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Original Investigation |

Patient-Centered Medical Home Intervention at an Internal Medicine Resident Safety-Net Clinic

Michael E. Hochman, MD, MPH1,2,3,7; Steven Asch, MD, MPH4; Arek Jibilian, MD3; Bharat Chaudry, MD3; Ron Ben-Ari, MD3; Eric Hsieh, MD3; Margaret Berumen, MS5; Shahrod Mokhtari, MD6; Mohamad Raad, MD6; Elisabeth Hicks, MA3; Crystal Sanford, BA3; Norma Aguirre3; Chi-hong Tseng, PhD7,8; Sitaram Vangala, MS7; Carol M. Mangione, MD, MSPH7,8,9; David A. Goldstein, MD3,4
[+] Author Affiliations
1AltaMed Health Services Corporation, Los Angeles, California
2Department of Veterans Affairs, Greater Los Angeles, Los Angeles, California
3Department of Medicine, University of Southern California Keck School of Medicine, Los Angeles
4Department of Veterans Affairs, Palo Alto Healthcare System, and Department of Medicine, Stanford School of Medicine, Palo Alto, California
5Administration, Los Angeles County + University of Southern California (LAC + USC) Medical Center, Los Angeles
6Department of Medicine, LAC + USC Medical Center, Los Angeles
7Department of Medicine, David Geffen School of Medicine, University of California, Los Angeles (UCLA)
8Robert Wood Johnson Clinical Scholars Program, University of California, Los Angeles
9Department of Health Policy and Management, Jonathan and Karin Fielding School of Public Health, UCLA
JAMA Intern Med. 2013;173(18):1694-1701. doi:10.1001/jamainternmed.2013.9241.
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Importance  The patient-centered medical home (PCMH) model holds promise for improving primary care delivery, but it has not been adequately tested in teaching settings.

Design, Setting, and Participants  We implemented an intervention guided by PCMH principles at a safety-net teaching clinic with resident physician providers. Two similar clinics served as controls.

Main Outcomes and Measures  Using a cross-sectional design, we measured the effect on patient and resident satisfaction using the Consumer Assessment of Healthcare Providers and Systems survey and a validated teaching clinic survey, respectively. Both surveys were conducted at baseline and 1 year after the intervention. We also measured the effect on emergency department and hospital utilization.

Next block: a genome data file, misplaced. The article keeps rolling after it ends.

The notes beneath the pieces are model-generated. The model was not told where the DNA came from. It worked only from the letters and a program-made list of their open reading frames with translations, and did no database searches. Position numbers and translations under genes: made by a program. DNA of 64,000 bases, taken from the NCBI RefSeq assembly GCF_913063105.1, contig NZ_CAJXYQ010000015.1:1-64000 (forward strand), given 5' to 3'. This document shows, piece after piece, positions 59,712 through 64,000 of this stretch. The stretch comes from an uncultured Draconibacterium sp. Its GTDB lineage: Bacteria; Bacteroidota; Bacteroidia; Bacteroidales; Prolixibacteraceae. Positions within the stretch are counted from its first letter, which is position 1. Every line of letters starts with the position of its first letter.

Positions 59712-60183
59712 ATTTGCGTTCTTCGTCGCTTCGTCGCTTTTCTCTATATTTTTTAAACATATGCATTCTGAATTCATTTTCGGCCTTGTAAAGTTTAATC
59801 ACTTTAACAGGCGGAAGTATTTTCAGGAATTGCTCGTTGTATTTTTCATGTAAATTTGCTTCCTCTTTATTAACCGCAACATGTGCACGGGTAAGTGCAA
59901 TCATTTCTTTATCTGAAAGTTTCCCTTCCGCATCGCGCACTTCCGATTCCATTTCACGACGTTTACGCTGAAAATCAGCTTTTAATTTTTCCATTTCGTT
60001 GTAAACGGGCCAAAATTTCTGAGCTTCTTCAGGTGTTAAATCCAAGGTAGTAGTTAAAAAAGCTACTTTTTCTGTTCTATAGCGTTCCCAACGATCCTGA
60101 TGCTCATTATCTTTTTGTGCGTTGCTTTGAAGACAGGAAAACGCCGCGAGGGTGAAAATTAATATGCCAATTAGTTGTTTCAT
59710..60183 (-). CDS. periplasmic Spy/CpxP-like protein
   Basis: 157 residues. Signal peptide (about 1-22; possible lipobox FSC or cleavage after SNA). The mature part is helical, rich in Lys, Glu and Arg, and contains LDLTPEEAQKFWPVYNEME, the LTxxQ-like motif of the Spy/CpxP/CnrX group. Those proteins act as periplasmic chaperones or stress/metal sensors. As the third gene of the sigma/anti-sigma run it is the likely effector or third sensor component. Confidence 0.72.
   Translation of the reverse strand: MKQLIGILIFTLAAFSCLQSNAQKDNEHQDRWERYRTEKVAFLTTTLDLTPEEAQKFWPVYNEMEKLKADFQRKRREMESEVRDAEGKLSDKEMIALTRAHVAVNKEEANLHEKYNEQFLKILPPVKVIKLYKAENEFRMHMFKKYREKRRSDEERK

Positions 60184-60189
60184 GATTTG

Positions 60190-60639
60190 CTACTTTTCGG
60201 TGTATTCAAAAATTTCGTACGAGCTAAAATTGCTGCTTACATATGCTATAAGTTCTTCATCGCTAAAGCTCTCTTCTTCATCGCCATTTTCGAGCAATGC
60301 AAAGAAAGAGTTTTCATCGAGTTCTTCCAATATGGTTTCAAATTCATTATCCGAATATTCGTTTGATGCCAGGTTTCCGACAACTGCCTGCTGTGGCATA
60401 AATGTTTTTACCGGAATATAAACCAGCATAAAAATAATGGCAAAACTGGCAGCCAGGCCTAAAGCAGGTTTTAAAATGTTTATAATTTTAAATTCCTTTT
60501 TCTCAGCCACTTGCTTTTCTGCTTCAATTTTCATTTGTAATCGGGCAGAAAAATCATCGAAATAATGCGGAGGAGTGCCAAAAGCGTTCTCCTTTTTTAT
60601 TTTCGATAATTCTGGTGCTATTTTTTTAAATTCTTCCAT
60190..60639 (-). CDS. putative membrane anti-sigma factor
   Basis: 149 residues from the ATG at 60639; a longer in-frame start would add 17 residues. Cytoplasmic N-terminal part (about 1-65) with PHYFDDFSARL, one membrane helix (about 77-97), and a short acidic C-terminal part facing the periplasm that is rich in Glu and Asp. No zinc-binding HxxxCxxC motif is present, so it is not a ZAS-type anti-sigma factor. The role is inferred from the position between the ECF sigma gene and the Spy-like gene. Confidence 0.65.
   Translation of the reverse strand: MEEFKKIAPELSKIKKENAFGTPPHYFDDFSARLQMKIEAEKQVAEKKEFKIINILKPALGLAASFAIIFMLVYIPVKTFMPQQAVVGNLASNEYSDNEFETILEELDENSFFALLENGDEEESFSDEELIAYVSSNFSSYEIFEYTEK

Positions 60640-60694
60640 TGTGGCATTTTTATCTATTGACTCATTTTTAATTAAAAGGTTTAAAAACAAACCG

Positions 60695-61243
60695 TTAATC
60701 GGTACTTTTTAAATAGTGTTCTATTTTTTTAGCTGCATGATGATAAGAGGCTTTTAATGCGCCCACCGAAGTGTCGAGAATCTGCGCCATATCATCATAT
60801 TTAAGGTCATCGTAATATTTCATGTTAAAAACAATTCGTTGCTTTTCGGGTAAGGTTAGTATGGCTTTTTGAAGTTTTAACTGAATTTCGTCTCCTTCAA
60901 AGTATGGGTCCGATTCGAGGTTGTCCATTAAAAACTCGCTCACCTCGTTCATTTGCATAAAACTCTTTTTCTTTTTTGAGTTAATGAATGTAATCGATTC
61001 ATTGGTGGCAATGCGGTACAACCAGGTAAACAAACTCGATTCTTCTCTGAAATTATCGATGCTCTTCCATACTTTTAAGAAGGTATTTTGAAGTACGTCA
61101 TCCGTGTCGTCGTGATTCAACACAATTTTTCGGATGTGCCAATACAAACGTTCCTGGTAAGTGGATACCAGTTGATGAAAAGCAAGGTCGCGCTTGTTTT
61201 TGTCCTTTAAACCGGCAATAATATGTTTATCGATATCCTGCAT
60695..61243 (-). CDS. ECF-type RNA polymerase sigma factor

Results  Following implementation of our intervention, the clinic’s score on the National Committee for Quality Assurance’s PCMH certification tool improved from 35 to 53 of 100 possible points, although our clinic did not achieve all must-pass elements to qualify as a PCMH. During the 1-year study period, 4676 patients were exposed to the intervention; 39.9% of these used at least 1 program component. Compared with baseline, patient-reported access and overall satisfaction improved to a greater extent in the intervention clinic, and the composite satisfaction rating increased from 48% to 65% in the intervention clinic vs from 50% to 59% in the control sites (P = .04). The improvements were particularly notable for questions relating to access. For example, satisfaction with urgent appointment scheduling increased from 12% to 53% in the intervention clinic vs from 14% to 18% in the control clinics (P < .001). Resident satisfaction also improved in the intervention clinic: the composite satisfaction score increased from 39% to 51% in the intervention clinic vs a decrease from 46% to 42% in the control clinics (P = .01). Emergency department utilization did not differ significantly between the intervention and control clinics, and hospitalizations increased from 26 to 27 visits per 1000 patients per month in the intervention clinic vs a decrease from 28 to 25 in the control clinics (P = .02).

Conclusions and Relevance  Our PCMH-guided intervention, which represented a modest but substantive step toward the PCMH vision, had favorable effects on patient and resident satisfaction at a safety-net teaching clinic but did not reduce emergency department or hospital utilization in the first year. Our experience may provide lessons for other teaching clinics in safety-net settings hoping to implement PCMH-guided reforms.

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